The Cream can also exacerbate pre existing inflammatory skin conditions in some patients.

    It can also weaken latex condoms, so it’s important to use another form of contraception whilst using Local Creams to avoid pregnancy.

    I am pregnant. Can I still have this treatment?

    This treatment is not recommended during pregnancy or for those planning on conceive.

    Whilst warts can occur during pregnancy due to changes in your hormones and immune system, they often recede after the delivery. You may want to wait until after birth to use Local Creams, or consider Cryotherapy or Hyfrecation – the only safe options for treatment of warts in pregnant patients at this time.

    How can I get this cream?

    We do not keep Creams for genital wart removal in our clinic due to a more effective treatment option. For those who wish to start on the creams, we will offer you a private prescription which can be taken to any pharmacy.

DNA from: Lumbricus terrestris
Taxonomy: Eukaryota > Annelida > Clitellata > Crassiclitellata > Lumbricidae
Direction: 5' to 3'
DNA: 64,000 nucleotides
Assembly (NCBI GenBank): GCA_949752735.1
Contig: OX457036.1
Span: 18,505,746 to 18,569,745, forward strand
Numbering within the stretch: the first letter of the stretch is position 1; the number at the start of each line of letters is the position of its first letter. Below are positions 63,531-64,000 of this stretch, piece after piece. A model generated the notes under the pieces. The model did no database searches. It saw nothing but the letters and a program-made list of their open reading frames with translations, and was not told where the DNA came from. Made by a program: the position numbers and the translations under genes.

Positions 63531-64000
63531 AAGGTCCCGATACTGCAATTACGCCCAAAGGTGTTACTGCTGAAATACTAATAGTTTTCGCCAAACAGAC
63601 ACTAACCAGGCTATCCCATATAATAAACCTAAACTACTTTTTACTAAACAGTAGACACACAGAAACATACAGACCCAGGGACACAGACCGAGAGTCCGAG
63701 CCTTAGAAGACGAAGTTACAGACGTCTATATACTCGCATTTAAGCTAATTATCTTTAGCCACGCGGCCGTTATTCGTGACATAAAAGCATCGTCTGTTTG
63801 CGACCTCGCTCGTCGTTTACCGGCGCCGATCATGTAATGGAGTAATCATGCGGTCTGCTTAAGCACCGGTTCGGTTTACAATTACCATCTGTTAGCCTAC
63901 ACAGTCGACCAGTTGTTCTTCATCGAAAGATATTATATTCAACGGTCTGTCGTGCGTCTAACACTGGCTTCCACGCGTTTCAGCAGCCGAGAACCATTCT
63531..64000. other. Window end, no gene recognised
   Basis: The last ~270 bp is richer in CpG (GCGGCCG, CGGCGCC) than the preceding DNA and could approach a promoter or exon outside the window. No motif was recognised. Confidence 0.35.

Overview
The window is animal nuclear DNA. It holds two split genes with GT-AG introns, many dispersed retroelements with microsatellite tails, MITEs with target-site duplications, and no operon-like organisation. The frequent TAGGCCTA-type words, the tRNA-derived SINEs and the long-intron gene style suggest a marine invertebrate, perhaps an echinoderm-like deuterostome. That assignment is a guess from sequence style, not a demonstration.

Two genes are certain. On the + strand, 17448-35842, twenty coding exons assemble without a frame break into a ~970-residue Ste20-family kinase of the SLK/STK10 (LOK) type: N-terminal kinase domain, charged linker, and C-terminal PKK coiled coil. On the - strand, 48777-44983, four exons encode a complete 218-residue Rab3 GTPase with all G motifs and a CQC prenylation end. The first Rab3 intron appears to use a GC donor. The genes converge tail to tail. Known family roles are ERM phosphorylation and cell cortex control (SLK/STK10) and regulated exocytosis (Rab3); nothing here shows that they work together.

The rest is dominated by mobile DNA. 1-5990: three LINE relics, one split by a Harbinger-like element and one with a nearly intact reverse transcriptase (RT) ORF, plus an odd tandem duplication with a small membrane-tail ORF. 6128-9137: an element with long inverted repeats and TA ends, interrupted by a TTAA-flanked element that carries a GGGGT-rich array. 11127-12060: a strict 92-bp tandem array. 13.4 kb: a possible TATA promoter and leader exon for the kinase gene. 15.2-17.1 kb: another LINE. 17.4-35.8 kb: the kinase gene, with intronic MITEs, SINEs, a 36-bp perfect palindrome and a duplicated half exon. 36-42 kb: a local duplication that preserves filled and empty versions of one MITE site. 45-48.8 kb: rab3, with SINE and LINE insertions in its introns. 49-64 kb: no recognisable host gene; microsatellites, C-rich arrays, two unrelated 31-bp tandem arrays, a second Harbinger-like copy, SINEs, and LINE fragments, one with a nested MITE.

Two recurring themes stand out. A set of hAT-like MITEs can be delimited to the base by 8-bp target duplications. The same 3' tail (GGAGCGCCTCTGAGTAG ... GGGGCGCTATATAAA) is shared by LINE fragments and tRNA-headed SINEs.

Page reviewed by Dr. Manoj Malu (Clinical Director)

    Last reviewed date: 3 July 2020
    Next review due: 3 July 2023

    Whilst this content is written and reviewed by sexual health specialists, it is for general guidance only. It is not intended to replace the advice of your clinician.

    If you think you may have Genital Warts

    It is important to refer to a healthcare provider as soon as possible. They can diagnose your lesions and discuss treatment options with you, along with any questions & worries you may have.